A zoning change to allow more residential and commercial development for Pepper Hall Plantation in greater Bluffton was endorsed Monday night by the Beaufort County Planning Commission.
But the approval came at a cost: New restrictions and environmental requirements were added to the zoning request, which would affect 113 acres of a 141-acre tract owned by three Graves cousins.
Robert Graves, who has tried for 11 years to rezone the land, said he was "excited and grateful" to see the scaled-down proposal advance.
"We've compromised on everything to this point that's been asked of us," he said after the meeting.
The Graves want 113 of the 141 acres they own along U.S. 278 and the Okatie River to be allowed greater residential and commercial density.
Most commercial development would be clustered in the 65 acres closest to U.S. 278. Mixed-use residential and commercial development is envisioned toward the back 48 acres.
The family had already agreed to cap commercial buildings on the site to 75,000 square feet and limit total commercial development to 700,000 square feet of ground-floor space. Two prior rezoning attempts without those caps were rejected in the past three years.
The commission took those limits a step further Monday, capping total commercial development to 700,000 square feet for the entire parcel -- which includes potential second- or third-floor space, as well as ground floor. The commission also required developers to prove construction would not harm the Okatie.
Graves family attorney Jim Scheider suggested additional restrictions could be added during the development review process if and when construction is proposed.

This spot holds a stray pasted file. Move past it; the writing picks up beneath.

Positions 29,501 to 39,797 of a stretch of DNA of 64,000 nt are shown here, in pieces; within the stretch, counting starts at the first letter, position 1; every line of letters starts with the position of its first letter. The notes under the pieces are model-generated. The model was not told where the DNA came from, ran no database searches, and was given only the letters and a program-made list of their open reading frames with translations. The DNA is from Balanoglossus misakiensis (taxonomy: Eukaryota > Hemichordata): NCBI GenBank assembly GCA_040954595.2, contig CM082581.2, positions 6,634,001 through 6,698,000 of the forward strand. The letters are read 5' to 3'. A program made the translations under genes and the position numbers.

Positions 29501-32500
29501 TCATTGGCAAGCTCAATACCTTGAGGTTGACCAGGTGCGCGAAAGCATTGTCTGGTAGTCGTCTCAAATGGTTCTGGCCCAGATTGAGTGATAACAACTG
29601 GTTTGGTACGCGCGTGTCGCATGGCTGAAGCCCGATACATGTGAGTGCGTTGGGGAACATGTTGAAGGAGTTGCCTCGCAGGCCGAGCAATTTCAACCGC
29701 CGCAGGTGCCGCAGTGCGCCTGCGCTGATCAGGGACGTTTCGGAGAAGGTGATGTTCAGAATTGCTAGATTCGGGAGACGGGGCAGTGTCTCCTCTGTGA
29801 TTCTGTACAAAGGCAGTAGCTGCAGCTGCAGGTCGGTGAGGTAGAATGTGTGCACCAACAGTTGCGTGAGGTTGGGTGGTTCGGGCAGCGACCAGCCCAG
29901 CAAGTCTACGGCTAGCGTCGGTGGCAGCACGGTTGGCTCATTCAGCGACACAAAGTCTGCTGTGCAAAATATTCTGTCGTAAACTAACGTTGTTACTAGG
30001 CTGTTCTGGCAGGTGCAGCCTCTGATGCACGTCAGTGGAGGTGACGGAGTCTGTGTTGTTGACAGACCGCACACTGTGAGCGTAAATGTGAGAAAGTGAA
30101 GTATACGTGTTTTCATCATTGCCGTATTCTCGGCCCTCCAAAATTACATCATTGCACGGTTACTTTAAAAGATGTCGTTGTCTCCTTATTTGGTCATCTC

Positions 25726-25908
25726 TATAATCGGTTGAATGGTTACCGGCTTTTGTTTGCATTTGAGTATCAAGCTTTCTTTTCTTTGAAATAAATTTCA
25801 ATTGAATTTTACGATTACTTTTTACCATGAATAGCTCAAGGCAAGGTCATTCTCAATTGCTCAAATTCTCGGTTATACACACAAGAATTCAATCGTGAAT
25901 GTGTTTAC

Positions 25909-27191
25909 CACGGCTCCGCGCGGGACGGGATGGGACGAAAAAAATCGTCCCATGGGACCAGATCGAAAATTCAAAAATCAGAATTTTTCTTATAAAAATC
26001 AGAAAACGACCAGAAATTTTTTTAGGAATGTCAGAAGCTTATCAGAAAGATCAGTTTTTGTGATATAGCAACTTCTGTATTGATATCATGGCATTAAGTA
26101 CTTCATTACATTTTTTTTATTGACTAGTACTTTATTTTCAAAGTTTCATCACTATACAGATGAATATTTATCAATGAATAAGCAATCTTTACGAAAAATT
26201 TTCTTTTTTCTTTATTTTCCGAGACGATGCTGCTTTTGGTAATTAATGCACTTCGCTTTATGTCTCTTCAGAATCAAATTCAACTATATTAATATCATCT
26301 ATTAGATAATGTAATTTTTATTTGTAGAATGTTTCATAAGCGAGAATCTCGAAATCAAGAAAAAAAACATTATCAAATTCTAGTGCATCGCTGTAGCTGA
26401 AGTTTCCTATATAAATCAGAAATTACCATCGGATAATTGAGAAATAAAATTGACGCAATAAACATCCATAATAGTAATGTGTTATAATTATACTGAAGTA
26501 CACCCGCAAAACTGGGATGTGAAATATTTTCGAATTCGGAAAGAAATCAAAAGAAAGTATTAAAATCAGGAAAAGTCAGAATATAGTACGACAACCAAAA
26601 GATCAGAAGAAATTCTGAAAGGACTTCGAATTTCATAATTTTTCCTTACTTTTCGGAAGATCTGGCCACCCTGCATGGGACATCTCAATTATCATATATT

Current zoning allows for 57 houses and 5,000 square feet of commercial space on the entire parcel, according to the county.
The commission spent about two hours Monday listening to presentations by the county and the Graves' representatives.
Robert Merchant, the county's long-range planner, reiterated the county's opposition to the zoning change. He cited traffic issues and concerns about how the project would affect the Okatie, which would be separated from development by a 300-foot strip of land.
Scheider responded that stormwater runoff could be effectively managed and that traffic projections might not come true -- especially if several large projects along the U.S. 278 corridor never materialize.
"The Graves are essentially being tarred and feathered with projections," he told the commission.
Reed Armstrong of the Coastal Conservation League opposed the change, echoing many points the county raised.
The commission endorsed the zoning request on a 6-2 vote, with Randolph Stewart and Diane Chmelik opposed.
The request now moves to County Council for consideration.
Meanwhile, Scheider said he and the county are making progress on a possible sale of at least 18 acres to the county for preservation. The county rejected the Graves' offer last fall to sell 18 acres and permanently preserve about 10 more along the river for $10.5 million.